“In putting the shelter together,” Anne says, “I had no idea the impact it would have on so many people.”



Professional dog trainer Emily Shervin was the Mostly Mutts volunteer to call when a foster or adoptive family needed help with a dog’s behavior. “Sometimes I would do just one training session and they would say, ‘Oh, we can keep doing this,’ and they would keep the dog,” says Emily, now the shelter’s head trainer. “So we thought if we could help jump-start training in the shelter, it would make the dogs more adoptable.” Mostly Mutts’ commitment to each animal in its program begins as soon as it arrives. After a dog’s health issues are treated, he is assigned to a trainer with whom he spends at least 20 minutes three times per week learning general obedience — lessons that will make him more appealing to adopters.

Mostly Mutts dogs are taught to sit, come, down, stay, leash walk, accept strangers, go in and out of doors nicely, and “place,” which is going to their defined location and staying there. Trainers also work intensely to help dogs overcome their particular issues, such as such as aggression toward other animals or paralyzing fear of humans, Emily says. “There is a home for every dog,” she says, “and we are going to ride it out with them until we find them that home.”



That philosophy was tested with Roxy, the disc dog. Even after she was saved from the streets, she faced rejection after rejection — five, in all — when foster or adoptive families couldn’t handle her high-energy personality. Most homeless dogs don’t get five chances to find their forever family. Many don’t get even one. About 1.5 million shelter animals (670,000 dogs and 860,000 cats) are euthanized each year, according to The American Society for the Prevention of Cruelty to Animals’ 2017 statistics. 

Roxy was fortunate to be a Mostly Mutts dog — where there is no such thing as the end of the line. And so after her fifth rejection, Roxy was once again placed back on the list of adoptable animals at about the same time that Kennesaw resident Jac Greenlee was searching for a herding dog like Princess, a beloved pet from his early childhood. “I saw the picture of Roxy and it was her eyes,” he recalls of that day in 2008. “Her eyes just blew me away.”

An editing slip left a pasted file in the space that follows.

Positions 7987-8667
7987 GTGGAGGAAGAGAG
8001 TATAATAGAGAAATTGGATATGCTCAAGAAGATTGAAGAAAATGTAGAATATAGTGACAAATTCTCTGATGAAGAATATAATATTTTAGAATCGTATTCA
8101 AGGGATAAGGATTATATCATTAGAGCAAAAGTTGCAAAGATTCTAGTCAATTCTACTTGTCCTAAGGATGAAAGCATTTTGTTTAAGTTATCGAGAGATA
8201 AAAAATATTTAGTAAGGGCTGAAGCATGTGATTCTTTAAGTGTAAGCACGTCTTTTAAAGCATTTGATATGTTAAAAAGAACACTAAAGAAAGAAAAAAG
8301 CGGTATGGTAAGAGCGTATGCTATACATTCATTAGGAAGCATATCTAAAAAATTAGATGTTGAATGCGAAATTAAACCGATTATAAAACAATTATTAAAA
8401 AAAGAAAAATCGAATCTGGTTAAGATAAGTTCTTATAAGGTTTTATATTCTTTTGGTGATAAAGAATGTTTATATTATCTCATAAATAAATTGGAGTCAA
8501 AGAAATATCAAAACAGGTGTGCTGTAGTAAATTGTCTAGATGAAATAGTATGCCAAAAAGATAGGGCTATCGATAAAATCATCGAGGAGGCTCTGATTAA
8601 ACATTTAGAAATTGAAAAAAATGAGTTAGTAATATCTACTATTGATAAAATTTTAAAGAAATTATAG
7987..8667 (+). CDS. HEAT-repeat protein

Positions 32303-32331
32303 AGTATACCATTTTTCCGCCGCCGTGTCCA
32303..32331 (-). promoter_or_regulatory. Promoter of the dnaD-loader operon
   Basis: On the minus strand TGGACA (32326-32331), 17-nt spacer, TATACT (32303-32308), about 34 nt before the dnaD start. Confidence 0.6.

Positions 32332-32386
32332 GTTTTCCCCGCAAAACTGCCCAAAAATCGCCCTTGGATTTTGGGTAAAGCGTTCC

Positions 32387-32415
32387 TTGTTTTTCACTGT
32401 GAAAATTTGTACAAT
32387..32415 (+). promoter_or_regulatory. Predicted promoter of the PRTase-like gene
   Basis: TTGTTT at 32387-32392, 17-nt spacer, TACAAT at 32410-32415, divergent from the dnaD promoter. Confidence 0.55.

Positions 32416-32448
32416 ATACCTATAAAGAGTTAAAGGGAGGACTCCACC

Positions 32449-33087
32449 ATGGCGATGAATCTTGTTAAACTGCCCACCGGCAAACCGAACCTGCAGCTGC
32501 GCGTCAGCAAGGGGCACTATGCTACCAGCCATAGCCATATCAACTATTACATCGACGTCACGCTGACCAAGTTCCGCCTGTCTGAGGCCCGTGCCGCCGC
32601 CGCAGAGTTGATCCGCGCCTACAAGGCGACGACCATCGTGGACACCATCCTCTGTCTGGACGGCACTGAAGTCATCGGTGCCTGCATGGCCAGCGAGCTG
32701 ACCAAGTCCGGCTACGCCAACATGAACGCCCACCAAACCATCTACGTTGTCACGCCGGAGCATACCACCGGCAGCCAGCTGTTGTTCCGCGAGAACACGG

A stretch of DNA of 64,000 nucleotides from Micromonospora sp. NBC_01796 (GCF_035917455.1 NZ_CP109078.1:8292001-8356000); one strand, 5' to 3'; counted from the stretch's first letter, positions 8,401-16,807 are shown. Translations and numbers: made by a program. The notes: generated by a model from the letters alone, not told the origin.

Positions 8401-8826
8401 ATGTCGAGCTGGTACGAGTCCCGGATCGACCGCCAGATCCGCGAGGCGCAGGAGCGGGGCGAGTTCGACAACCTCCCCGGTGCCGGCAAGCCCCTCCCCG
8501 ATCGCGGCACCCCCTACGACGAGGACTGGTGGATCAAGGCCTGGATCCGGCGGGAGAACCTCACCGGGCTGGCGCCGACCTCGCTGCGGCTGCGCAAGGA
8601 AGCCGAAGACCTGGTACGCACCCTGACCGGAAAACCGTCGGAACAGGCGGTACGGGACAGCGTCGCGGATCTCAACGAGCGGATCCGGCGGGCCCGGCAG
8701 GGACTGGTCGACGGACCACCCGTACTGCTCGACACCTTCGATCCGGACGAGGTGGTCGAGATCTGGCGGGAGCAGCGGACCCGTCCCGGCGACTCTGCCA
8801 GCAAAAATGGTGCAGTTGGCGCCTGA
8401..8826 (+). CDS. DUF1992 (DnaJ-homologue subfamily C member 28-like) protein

Jac knew that Australian shepherds and herding dogs like Roxy are active dogs, which fit his lifestyle. His research on the breed revealed that they should be exercised and trained each day. “Roxy was not unique to her breed for the problems she had been exhibiting. She was just saying, ‘Give me a job. Tell me what to do.’ The more structure you put into a highly intelligent dog’s life, the more they love you,” Jac says.

A turning point occurred when Jac and Roxy were in the pet supply store where she got groomed. “The proprietor there said, ‘Hey, that’s a disc dog, man,’ and I said, ‘What’s a disc dog?’” Jac recalls. “He said, ‘Get that dog a Frisbee© and you’ll make her very happy.’” At last, Roxy would have the job she needed. She and Jac began daily training and when the world disc finals were held in nearby Cartersville, Ga., later that year, Roxy and Jac entered the novice division, placing first out of 57 entrants.

Jac watched as experienced teams competed in freestyle, which is a two-minute choreographed routine in which the dog jumps off the owner’s back, among other acrobatics. “I thought, ‘Roxy could do that,’ and that’s when we went all in,” he says. The next year, they competed in open freestyle and placed first in the United States. That same year, they placed second in the U.S. and third in the world in toss-and-fetch. In subsequent years, Jac and Roxy would continue to collect championships. In the last year, at age 11, she has retired from competition, though she’s always up for a game of toss-and-fetch with Jac.    



Montgomery, or “Monty,” as Anne and James Healy lovingly call him, initially was so fearful and shy that the simple act of taking him for a walk was almost impossible. The golden retriever/Labrador mix was one of some 20 dogs living as a pack in a rural area, which meant he had little or no human interaction when Mostly Mutts took him in. “Monty was pretty wild and very, very shy, but that didn’t put us off,” Anne recalls.

The Healys initially enrolled Monty in an obedience class, but quickly pulled him out. “That didn’t work because he was so far behind in social skills and so frightened,” Anne says. Instead, they allowed Monty to adjust to his new life on his own terms. “We basically accepted him for who he was and let him be him.” Now, he’s one of three rescue dogs living a comfortable, secure life in the Healy home. “Sometimes people want a dog to be immediately what they want him to be,” she says. “With Monty, we let him do it in his time.”



Like Roxy and Montgomery, each Mostly Mutts animal eventually will become a success story, because Tammy Turley and her crew settle for nothing less. “Everybody is faithful to the cause,” says building donor Anne Reed, “and none of us can resist a dog.” ★ 

Out Here editor Carol Davis shares her home with two rescue mutts: Katie and Page.